Competition in the keenly contested smartphone market is driving massive change in user interfaces (UIs). Mice and keyboards are so yesterday; touch, multitouch and gestures form the core of UIs today.
Now, we have Google TV with apps on the TV set. The media of television, streaming video and the Internet are becoming more closely intertwined.
Doin’ It Right in the Wrong Side of Town
User interfaces will go in a whole new direction, Peter Eckert, cofounder of Projekt202, told TechNewsWorld.
“Mobile devices will become the bridge behind other devices,” Eckert said. “What if your mobile device becomes an extension to other devices? What if you can wear it?”
The problem right now, Eckert suggested, is that companies offering smart devices or multiple tools are designing each one to handle one facet of life.
“Look at the conglomerates of this world — Sony, Samsung or Honda,” Eckert said. “They offer almost any device you can imagine. Samsung has TVs, mobile phones, appliances and refrigerators, and yet they’re reinventing the UIs on them all over and over again and failing completely to look at what makes you go to the refrigerator in the first place. Why do you turn on your washer and dryer an hour earlier today?”
New UIs may be designed to deal with why people do what they do and how to help them do it, Eckert remarked.
“I want to find ways where I, as the end user, don’t have to worry about how to do things, and just need to focus on the doing,” Eckert said. “Right now, from device to device, I have to understand the conventions for each device I use.”
Ultimately, we will get to the point posited by Vernor Vinge back in 1993 — a point at which computer networks and their users meld into a superhumanly intelligent entity and computer/human interfaces become so intimate that users may reasonably be considered superhuman, Eckert proposed.
That singularity is perhaps what Google CEO Eric Schmidt envisioned when he spoke recently about Google storing users’ memories and information, which they can call up at will.
“Even when people gather around a non-digital surface like a whiteboard, they interact socially and they use the whiteboard together at the same time,” Brignull pointed out. “Why don’t we have the technological equivalent to this yet?”
This would require simultaneous, multi-user interaction along the lines of multiplayer gaming consoles, but taking that idea further along. While games consoles are great for gaming together, they won’t let users swap photos or set up activities on social networks, Brignull said.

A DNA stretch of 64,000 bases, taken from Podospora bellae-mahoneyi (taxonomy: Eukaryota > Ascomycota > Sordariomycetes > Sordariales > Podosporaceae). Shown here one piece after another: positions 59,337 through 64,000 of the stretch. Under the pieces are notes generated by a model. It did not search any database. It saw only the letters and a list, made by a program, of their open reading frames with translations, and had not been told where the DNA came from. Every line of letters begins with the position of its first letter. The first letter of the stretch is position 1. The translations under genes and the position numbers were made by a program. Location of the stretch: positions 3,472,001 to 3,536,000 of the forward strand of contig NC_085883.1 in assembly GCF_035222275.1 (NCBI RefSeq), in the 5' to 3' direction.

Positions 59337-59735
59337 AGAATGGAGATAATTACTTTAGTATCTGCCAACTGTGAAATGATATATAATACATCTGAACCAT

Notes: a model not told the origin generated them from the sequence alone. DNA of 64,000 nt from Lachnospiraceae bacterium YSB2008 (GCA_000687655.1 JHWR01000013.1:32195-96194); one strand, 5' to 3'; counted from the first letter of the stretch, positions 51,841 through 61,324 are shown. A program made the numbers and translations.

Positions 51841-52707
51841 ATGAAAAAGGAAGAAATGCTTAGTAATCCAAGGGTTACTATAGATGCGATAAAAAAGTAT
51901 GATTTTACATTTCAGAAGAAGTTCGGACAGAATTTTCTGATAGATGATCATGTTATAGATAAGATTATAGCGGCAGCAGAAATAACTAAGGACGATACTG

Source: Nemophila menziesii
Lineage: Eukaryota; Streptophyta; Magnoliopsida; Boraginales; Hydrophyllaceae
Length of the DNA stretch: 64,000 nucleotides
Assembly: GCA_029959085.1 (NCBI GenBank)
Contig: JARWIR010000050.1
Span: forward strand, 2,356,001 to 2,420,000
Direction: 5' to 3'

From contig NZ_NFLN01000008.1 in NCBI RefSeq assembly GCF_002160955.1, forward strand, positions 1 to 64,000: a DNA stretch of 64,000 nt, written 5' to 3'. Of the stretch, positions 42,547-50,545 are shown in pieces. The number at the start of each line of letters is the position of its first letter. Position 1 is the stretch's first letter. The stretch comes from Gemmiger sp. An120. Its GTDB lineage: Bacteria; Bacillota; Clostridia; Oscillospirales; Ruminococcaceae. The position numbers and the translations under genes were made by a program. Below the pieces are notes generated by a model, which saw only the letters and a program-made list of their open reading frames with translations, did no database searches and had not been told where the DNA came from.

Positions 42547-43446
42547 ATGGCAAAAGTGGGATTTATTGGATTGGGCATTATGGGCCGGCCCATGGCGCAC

The living room of the future will contain multiple screens ranging from mobile devices to tablet PCs to TVs and wall displays, all of which will interact with each other.
“You’ll be able to walk into someone’s home with your own devices, and it’ll be trivial to link them all up,” Brignull said. “I’ll be able to use my handset to flick photos up onto your TV screen with a single gesture. If I want to play you something from my music collection, I’ll be able to broadcast it to your home stereo in a couple of taps.”
Microsoft’s Surface and Kinect technologies are a step in the right direction, Brignull said.
Surface is a multi-touch computer that responds to natural hand gestures and real-world objects. Kinect, code-named “Project Natal,” is a control device for the Xbox 360 that uses a webcam-type peripheral to let users control and interact with games through a natural user interface using gestures, spoken commands or presented objects and images.
The Rise of the Machines
In order to fulfill the vision of new UIs enabling new methods of man/machine interaction, we will need hardware power. Lots of it.
“I expect the rise of intelligent interfaces shortly through focusing on the extra processing power being provided by graphics chips to make interfaces more intelligent,” Rob Enderle, principal analyst at the Enderle Group, told TechNewsWorld. However, intelligence will probably lag behind computer-based products by about a decade, he added.
“We have seen for some time that hardware acceleration has been the mantra for making UIs more animative, immersive and, certainly, engaging,” Al Hilwa, a research director at IDC, told TechNewsWorld. “At the same time, we’ve had a revolution in the smartness of mobile devices, which moved from pen to touch, entirely enabled by new hardware capabilities.”
New mobile devices have embedded operating systems and capabilities and offer application programming interfaces to enable new capabilities such as accelerometers, proximity sensors, gyroscopes, compasses and GPS radios. In turn, these drove changes to and modifications of UIs. Consumer device UIs will continue to evolve.
The Consumer Is King
As consumer mobile devices get more sophisticated and smarter, they’ll drive the evolution of enterprise devices and PCs.
“Mobile devices and the Web before them democratized computing and moved the center of gravity to the consumer,” Hilwa said. As consumers began bringing their mobile devices with advanced UIs into the workplace, they forced changes in enterprise UIs. “Now we have a situation where enterprise mobility has become complex and expensive, but also the UIs being used for corporate applications are outdated,” Hilwa said.
Enterprise UIs might end up going the route of consumer UIs — where you have streamlined UIs and download apps for additional functionalities.
“Apple showed everyone you don’t have to make a phone that does everything; you just offer a phone that’s simple and easy to use and offer a platform so people can download the functionalities they want,” Projekt202’s Eckert said.